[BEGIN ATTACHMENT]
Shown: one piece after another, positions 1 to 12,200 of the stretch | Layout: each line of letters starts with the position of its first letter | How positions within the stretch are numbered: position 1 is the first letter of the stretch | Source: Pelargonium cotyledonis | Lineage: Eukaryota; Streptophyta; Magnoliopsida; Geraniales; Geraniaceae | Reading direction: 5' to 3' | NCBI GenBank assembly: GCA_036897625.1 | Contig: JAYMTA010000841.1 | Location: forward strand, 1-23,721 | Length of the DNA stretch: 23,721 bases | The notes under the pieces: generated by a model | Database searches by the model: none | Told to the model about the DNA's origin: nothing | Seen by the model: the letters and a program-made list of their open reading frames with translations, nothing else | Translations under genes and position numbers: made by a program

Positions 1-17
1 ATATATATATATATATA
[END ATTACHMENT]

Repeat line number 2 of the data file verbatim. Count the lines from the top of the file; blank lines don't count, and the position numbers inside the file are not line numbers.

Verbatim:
Positions 1-17